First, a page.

Michael Collins with his key to Dowagiac at the 2006 Dogwood Fine Arts Festival. (The Daily News/John Eby)
Michael Collins with his key to Dowagiac at the 2006 Dogwood Fine Arts Festival. (The Daily News/John Eby)

Archived Story

Author Michael Collins speaking at Rotary’s second night meeting

Published 9:40am Friday, March 12, 2010

By JOHN EBY
Dowagiac Daily News

Dowagiac Rotary Club’s second “Family and Friends” special night event Thursday, April 15, features resident author Michael Collins, who teaches at Southwestern Michigan College.

The general public is invited to hear his program, “Ireland to Dowagiac and the Road in Between.”

Collins will be in England the week before to launch his ninth book.

He will be donating 10 as door prizes he will sign.

His novel will not be released in the United States until this summer.

There will be an open bar from 6 to 6:30 p.m., with the dinner meeting beginning at 6:30 at Elks Lodge 889 on Hill Street at Riverside Drive.

Tickets cost $20 for the pork loin (or vegetarian) meal and may be purchased from any club member or by telephoning (269) 782-5188.

Collins, born in 1964, has written eight internationally-acclaimed works of fiction that have won Notable Books of the Year awards from the New York Times, Best American Short Story Award, as well as being a finalist for the Booker Prize (won by 2004 Dogwood Fine Arts Festival Visiting Author Margaret Atwood) and The IMPAC International Literary Prize for “The Secret Life of E. Robert Pendleton.”

His novel about academia, published as “Death of a Writer” stateside, also won Breakout Novel of the Year in France in 2008.

Among many rave reviews, People magazine called it “wonderfully creepy.”

In addition to his literary accomplishments, Collins has won six ultra-marathons, including the Last Marathon in Antarctica, Redwoods Marathon in northern California, the Himalayan 100 Mile Stage Race, the Everest Challenge, the Sub-Sahara Marathon and the North Pole Marathon.

He ran for Notre Dame as a scholarship athlete from 1983 to 1987.

As a fleet-of-foot “outsider looking in,” his lengthy runs carried him far afield from the “pristine” campus and exposed him to Rust Belt industrial decay that informed his heartland trilogy, “The Keepers of Truth,” “The Resurrectionists” and “Lost Souls.”
“The Resurrectionists” was being adapted for film by John Madden, Oscar-winning director of “Shakespeare in Love.”

Travel still fuels his imagination, but the aging athlete grasping for a last hurrah went to the “Fire and Ice” extremes of three-digit Sahara heat while living in an Algerian refugee camp and the top of the world to win the North Pole Marathon, dodging hungry polar bears and surviving Russian transport plane pilots who drink, to land his ice-encrusted visage in Sports Illustrated.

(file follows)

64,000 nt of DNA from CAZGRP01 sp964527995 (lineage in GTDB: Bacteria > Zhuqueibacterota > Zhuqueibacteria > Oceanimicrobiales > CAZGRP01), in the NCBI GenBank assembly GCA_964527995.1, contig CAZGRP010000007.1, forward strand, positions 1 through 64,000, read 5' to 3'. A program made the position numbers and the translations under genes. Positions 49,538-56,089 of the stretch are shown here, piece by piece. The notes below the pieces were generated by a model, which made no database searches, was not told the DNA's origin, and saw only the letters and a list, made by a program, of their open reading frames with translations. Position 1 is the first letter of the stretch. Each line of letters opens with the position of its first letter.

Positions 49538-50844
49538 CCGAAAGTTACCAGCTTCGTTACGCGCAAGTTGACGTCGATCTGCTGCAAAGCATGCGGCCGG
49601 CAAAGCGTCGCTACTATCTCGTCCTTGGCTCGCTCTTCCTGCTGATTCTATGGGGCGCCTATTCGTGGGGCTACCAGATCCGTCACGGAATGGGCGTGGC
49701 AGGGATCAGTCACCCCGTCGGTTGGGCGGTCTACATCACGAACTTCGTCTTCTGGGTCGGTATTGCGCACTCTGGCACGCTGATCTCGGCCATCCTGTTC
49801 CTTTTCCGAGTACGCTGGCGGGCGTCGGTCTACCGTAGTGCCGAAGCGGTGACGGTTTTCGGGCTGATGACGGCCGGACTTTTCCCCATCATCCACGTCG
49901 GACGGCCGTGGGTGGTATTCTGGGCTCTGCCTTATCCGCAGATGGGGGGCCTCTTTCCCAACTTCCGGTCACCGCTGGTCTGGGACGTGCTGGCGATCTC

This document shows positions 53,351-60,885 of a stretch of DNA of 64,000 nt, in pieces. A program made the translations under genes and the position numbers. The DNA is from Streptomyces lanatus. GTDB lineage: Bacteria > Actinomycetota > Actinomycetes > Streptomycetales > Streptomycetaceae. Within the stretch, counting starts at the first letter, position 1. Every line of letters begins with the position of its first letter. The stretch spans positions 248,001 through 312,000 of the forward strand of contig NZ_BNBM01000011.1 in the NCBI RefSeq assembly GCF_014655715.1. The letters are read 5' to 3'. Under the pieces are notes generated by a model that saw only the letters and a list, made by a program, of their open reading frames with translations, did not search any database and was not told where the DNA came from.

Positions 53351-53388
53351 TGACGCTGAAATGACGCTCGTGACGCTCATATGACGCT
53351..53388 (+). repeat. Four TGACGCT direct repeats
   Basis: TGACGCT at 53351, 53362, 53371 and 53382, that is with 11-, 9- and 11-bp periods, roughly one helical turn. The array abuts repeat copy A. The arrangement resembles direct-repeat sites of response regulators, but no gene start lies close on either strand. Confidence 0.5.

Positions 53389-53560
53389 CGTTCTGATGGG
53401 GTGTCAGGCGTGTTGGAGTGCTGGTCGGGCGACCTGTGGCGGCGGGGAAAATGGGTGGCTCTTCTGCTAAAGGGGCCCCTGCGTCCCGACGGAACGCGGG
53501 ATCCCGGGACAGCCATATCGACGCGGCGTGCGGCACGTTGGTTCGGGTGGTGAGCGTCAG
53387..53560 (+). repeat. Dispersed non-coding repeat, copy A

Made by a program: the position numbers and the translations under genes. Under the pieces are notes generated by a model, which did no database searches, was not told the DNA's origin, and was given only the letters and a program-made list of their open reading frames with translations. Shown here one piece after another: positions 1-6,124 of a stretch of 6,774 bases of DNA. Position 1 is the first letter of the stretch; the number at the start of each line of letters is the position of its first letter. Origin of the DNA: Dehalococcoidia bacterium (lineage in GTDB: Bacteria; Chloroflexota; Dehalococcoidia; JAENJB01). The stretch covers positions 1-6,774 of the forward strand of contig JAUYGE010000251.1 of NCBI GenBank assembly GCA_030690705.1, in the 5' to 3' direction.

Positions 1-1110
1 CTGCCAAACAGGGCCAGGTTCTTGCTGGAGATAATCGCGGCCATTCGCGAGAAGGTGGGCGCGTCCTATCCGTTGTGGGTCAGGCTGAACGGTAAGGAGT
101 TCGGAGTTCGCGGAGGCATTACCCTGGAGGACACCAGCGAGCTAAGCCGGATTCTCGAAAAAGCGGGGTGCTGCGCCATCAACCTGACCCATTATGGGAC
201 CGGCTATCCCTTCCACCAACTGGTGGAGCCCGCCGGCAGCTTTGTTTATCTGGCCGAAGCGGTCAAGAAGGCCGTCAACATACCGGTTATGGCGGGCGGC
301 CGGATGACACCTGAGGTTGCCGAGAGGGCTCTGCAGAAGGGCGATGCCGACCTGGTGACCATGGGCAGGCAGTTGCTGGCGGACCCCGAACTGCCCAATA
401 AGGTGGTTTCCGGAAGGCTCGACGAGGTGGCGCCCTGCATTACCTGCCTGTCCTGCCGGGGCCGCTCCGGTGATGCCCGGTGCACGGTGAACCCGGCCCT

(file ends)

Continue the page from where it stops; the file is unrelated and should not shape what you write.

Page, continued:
Seated in Section C, 25 yards from where Barack Obama took his oath of office at the inauguration in January 2009, Collins had an ideal vantage point to see former presidents, Senate Majority Leader Harry Reid and Sen. John McCain.

A native of Limerick, Ireland, Collins received both his bachelor of arts and master of arts degrees from the University of Notre Dame, whose graduate school last spring honored him as 2008 Alumni of the Year.

Collins added his doctorate from the University of Illinois in 1997.

He has taught at The Art Institute of Chicago and in Washington state, where he lived before moving to Michigan.

He mentions Cass County by name in his novel, “The Keepers of Truth” – his first murder mystery he wrote consciously with the movies in mind. He wrote it while working at Microsoft.

Tilda Swinton won a best actress award at the London Evening Standard Film Awards in 2009 for his screen adaptation of “Julia.”

He has been a featured guest at the Dogwood Fine Arts Festival, which he told in May 2006, when he received a key to the city from Mayor Don Lyons, “My personality has always centered around extremes.”

In the desert he defeated a two-time world champion and achieved his goal – “to be invited to run at the European Championships in June for my country – the oldest track athlete that they ever let on (Ireland’s) team.”

In his youth Collins was interested primarily in sports and had a “lackadaisical attitude toward school.”

“Even when I was 13 or 14 and bad at school, I was still informed by history,” Collins said. “It tweaked something in me. A lot of my heroes were Africans. If you were involved in distance running, they’re the main competition. It informs all of my fiction. None of my stuff is happy.”

Had he not been offered a Notre Dame running scholarship, “I wouldn’t have gotten into college. I was failing school, always getting Ds and hoping to get Cs, and not fitting in academically,” Collins recalled. “I’d leave Notre Dame and drift into South Bend” and glimpse first-hand what life was like for a working-class American.”

He and his wife, who is a doctor, and their four children moved to Dowagiac in 2008.
For the past six years he has sponsored annual prizes for Union High School students in fiction, poetry and photography.

“I really like this community,” Collins, who survived a stabbing in 1995 in Chicago, said when SMC hired him.

“So many people today are fleeing small town America for big cities. I want to do the opposite. We need to reinvest in small town America and my family and I are making a conscious decision to do that.”

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